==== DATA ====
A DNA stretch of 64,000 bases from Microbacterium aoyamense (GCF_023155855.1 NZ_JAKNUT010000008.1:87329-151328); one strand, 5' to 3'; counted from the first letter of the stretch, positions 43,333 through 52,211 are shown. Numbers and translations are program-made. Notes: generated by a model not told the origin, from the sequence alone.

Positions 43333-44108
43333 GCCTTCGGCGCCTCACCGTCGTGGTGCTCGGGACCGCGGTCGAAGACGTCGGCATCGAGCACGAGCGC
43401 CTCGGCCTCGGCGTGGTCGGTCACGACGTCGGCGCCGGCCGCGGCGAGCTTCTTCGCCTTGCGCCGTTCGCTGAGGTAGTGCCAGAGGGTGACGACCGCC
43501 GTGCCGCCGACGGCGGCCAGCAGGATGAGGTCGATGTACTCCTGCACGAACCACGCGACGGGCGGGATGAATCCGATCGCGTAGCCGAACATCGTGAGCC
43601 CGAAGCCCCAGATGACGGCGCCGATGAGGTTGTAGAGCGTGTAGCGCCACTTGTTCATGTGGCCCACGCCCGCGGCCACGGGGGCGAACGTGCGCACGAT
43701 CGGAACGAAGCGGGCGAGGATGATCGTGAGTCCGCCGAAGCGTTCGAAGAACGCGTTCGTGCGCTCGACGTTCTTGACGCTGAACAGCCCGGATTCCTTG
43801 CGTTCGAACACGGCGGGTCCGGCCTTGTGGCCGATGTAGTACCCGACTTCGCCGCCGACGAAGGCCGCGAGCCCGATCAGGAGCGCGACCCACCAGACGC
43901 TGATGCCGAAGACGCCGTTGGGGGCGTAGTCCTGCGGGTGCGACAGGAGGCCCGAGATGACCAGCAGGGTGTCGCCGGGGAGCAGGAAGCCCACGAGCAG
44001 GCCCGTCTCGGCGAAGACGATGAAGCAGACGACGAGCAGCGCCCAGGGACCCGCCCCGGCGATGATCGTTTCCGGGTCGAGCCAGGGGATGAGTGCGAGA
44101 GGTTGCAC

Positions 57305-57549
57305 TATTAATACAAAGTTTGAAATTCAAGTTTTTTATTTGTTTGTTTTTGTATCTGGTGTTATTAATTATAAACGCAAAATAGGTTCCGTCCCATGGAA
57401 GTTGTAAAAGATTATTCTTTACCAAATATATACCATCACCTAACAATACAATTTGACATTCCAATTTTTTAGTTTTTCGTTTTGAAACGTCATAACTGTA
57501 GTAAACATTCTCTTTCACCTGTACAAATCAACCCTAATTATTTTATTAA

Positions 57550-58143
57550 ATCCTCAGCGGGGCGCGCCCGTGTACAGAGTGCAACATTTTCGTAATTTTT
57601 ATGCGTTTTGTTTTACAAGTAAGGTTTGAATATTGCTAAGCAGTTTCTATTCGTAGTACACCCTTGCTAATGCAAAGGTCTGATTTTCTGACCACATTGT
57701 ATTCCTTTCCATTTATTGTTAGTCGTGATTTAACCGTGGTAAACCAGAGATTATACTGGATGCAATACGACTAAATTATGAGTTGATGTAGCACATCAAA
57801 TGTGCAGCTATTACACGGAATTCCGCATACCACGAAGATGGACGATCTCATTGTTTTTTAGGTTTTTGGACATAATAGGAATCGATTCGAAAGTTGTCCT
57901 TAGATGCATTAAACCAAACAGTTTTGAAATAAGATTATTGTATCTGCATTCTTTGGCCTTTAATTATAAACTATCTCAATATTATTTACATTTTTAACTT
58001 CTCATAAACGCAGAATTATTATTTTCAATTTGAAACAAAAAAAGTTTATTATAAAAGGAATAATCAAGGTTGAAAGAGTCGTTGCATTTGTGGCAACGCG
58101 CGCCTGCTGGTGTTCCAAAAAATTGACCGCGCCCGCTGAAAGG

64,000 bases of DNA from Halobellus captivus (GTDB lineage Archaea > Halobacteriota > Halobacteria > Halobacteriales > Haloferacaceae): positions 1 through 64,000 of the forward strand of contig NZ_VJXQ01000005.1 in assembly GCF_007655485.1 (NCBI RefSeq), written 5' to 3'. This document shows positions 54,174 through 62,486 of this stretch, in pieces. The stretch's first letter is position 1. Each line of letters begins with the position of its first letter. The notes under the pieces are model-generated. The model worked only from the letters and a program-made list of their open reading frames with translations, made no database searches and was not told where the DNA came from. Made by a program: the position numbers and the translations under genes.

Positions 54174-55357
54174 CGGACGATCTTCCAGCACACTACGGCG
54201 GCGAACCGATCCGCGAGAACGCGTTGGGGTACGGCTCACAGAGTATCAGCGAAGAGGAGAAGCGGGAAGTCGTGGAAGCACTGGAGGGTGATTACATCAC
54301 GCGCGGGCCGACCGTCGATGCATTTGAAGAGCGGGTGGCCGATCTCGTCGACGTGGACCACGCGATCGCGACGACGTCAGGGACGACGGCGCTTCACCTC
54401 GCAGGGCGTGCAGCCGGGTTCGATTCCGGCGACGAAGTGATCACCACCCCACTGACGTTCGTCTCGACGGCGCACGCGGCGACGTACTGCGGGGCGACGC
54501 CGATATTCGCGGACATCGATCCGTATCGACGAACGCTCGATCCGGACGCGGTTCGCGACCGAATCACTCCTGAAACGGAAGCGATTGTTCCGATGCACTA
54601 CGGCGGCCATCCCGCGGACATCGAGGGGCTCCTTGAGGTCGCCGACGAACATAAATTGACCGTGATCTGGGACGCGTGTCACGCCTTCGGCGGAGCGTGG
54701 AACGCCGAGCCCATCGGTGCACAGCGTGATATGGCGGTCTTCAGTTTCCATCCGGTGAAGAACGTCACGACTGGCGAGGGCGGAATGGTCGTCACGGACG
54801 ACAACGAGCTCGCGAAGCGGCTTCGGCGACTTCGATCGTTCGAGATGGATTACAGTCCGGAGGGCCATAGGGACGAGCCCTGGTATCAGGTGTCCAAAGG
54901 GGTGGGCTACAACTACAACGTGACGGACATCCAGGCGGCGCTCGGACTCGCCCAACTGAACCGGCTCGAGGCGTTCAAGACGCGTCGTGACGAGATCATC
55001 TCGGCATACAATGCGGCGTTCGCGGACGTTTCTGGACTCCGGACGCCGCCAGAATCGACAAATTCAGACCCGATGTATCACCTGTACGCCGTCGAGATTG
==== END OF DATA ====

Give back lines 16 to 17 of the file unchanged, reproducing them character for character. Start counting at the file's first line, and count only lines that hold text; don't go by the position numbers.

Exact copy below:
Positions 57550-58143
57550 ATCCTCAGCGGGGCGCGCCCGTGTACAGAGTGCAACATTTTCGTAATTTTT